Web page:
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It’s Big Block of Cheese Day! And #SOTU

block of cheese

If you’re a West Wing fan – and I know you are – Big Block of Cheese Day is something you’re already familiar with. If for some reason Big Block of Cheese Day doesn’t ring a bell, head over here for a quick West Wing refresher.

The West Wing version of Big Block of Cheese Day was inspired by an open house hosted by President Jackson in 1837, for the public to mingle with cabinet members and White House staffers, where guests were served slices from a 1,400-pound block of cheese.

And tomorrow, for the second year in a row, the current White House is offering up an actual version of Big Block of Cheese Day. It’s all part of the State of the Union goings-on and for me, it’s like Christmas in January.

The difference is that the 2015 big block of cheese is virtual: Americans are invited to interact with White House staffers and directors on Twitter, Facebook and other social media, where they can get answers to their questions in real time. These sessions are designed to coincide with President Obama’s State of the Union address.

So if you’re a government teacher, a civics teacher, a current events teacher . . . well, basically if you’re a social studies teacher, Big Block of Cheese Day seems like a perfect time to get your kids directly involved in talking with the government. I think this sort of interaction is important – mostly because it gives kids a chance to see that the government is actual people, working to serve citizens and taxpayers. It’s not just some faceless system.

And that’s a message our students don’t hear enough.

You can get more info on Wednesday’s BBOCD by heading over here. And if you need a bit of a West Wing fix, the YouTube video is just enough to make miss the good old days.

And be sure to check out the new and improved State of the Union website with all sorts of bells and whistles. The Vox has posted some of the details about the new interactive site:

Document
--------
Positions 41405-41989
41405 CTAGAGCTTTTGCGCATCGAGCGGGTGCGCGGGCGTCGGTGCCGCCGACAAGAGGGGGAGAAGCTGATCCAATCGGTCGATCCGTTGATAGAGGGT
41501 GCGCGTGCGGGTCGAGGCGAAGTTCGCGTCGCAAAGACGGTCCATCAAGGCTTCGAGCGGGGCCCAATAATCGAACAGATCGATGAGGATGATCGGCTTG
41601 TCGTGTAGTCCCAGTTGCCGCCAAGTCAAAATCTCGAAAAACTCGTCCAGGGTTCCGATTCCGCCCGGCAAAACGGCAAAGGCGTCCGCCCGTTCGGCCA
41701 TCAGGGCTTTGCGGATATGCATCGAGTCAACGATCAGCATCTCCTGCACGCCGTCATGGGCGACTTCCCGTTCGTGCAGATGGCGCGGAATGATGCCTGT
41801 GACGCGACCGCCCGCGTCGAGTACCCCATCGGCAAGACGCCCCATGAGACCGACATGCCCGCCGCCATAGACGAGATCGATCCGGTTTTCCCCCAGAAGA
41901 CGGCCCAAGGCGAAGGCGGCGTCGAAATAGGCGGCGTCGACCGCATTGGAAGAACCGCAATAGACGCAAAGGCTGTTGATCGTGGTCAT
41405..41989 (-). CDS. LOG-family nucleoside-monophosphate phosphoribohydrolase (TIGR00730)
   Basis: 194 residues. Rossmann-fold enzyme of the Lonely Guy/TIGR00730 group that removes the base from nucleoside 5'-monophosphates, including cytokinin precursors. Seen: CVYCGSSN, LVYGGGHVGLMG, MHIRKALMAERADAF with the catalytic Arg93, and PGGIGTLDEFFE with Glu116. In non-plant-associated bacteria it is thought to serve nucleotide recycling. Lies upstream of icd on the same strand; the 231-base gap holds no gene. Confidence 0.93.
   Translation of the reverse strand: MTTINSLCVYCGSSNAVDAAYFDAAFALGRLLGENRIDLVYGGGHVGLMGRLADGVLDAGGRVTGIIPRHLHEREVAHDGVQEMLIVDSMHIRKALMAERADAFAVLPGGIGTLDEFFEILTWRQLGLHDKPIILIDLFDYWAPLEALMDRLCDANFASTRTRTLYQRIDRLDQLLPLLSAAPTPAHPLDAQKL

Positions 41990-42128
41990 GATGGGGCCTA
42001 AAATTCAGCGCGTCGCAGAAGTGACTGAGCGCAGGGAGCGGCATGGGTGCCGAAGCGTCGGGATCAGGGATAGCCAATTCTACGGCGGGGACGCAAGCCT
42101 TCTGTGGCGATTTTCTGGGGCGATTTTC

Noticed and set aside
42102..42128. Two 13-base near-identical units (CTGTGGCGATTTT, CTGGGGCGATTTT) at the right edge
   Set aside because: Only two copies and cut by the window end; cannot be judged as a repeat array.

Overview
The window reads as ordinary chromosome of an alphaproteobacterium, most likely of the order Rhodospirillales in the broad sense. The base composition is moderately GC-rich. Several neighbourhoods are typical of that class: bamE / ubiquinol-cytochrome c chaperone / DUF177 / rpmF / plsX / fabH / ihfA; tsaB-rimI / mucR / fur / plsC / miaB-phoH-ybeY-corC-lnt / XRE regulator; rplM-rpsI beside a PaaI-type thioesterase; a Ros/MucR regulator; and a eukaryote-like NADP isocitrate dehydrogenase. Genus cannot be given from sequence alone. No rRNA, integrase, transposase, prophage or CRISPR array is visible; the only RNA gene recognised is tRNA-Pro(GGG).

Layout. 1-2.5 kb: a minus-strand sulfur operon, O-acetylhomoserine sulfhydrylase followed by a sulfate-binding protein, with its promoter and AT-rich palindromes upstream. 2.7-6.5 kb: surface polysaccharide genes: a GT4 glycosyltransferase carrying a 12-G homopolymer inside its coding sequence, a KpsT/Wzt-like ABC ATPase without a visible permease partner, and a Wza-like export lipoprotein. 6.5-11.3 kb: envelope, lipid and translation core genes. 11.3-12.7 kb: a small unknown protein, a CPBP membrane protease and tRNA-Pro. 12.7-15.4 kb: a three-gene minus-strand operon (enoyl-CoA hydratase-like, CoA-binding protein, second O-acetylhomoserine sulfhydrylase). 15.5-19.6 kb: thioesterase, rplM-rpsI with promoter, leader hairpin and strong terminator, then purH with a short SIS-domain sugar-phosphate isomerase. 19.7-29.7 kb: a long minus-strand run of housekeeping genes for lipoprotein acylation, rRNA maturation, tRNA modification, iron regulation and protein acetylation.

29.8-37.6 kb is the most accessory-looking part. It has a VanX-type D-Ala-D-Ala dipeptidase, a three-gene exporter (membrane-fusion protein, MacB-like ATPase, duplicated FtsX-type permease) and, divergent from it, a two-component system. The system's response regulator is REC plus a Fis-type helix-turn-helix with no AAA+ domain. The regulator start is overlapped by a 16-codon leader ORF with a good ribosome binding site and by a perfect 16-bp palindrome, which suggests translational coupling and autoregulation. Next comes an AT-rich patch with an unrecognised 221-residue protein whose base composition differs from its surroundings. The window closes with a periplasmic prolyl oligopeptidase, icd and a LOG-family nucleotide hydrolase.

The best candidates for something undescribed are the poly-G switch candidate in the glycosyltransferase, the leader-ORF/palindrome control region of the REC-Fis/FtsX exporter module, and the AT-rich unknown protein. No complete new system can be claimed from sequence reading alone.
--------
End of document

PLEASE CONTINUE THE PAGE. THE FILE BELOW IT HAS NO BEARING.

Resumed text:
The president’s tech team has been hard at work on a revamped State of the Union page on the White House website. As in previous years, it will offer a livestream of the speech and display supporting information. But this year, the information will be more personalized and interactive.

If you visit the White House’s State of the Union page tomorrow evening, you’ll see a live, streaming video of the president’s speech at the top. Below that will be a grid of shareable boxes that display information about the speech. Right now, those boxes look like this:


Vox says that this grid won’t be static.

As the president talks, the White House will post new boxes explaining and supporting the president’s proposals. They’ll pop up automatically in the upper-left of the grid, with older boxes sliding down to make room — an approach the White House calls a river. The White House expects to present more than 100 boxes during Tuesday’s speech.

Some of the boxes will also be interactive.

“You’ll be able to see state-by-state or demographic data points in real-time,” Nathaniel Lubin, acting director of the White House’s Office of Digital Strategy, wrote by email. “You’ll be able to answer questions and respond to prompts, share feedback, discover related material, and see and share social media content.”

For example, when the president discusses his proposal for mandatory paid sick leave, there could be a box where a site visitor can choose his or her own state to see how many people in that state are lacking coverage. There are a ton of things you can do with the #SOTU and #BBOCD:

1. Use the official White House site for video clips, official transcripts, behind the scenes, and other goodies. It’s great for finding ways that you and your kids can use social media to participate in the on-going conversation. This includes the White House Twitter and Facebook feeds. But have your kids do their own research using the Twitter search feature. Use hashtags like #sotu and #stateoftheunion. Have students compare the different responses and think about reasons why there are differences.

2. Have kids fact check both the SOTU and the different Republican responses. Discuss sources for this information – where can we find the facts? Are there citations available from the White House and the Republican party? FactCheck and PolitiFact are also good for that sort of thing. Have them compare two different news sites to see how the fact checking might be different – CNN and Fox News, for instance.

3. Using either the Library of Congress and National Archives document analysis worksheets, have students break down both the speech and the social media response to the speech.

4. Use to help kids visualize themes in both the SOTU and the various Republican responses. Official. Tea Party. Tea Party / Libertarian / Running for President. How are they different? The same? Why are they different? Why the same?

5. And of course, Larry Ferlazzo, master of lists, has an excellent #SOTU page full of goodies.

So watch the #SOTU. Use the social medias and YouTubes and interwebs. And eat some cheese.

5 Comments Post a comment
  1. I learned so much watching West Wing and Big Block of Cheese day was one of the things that stuck in my mind most. What a great idea!

    January 20, 2015

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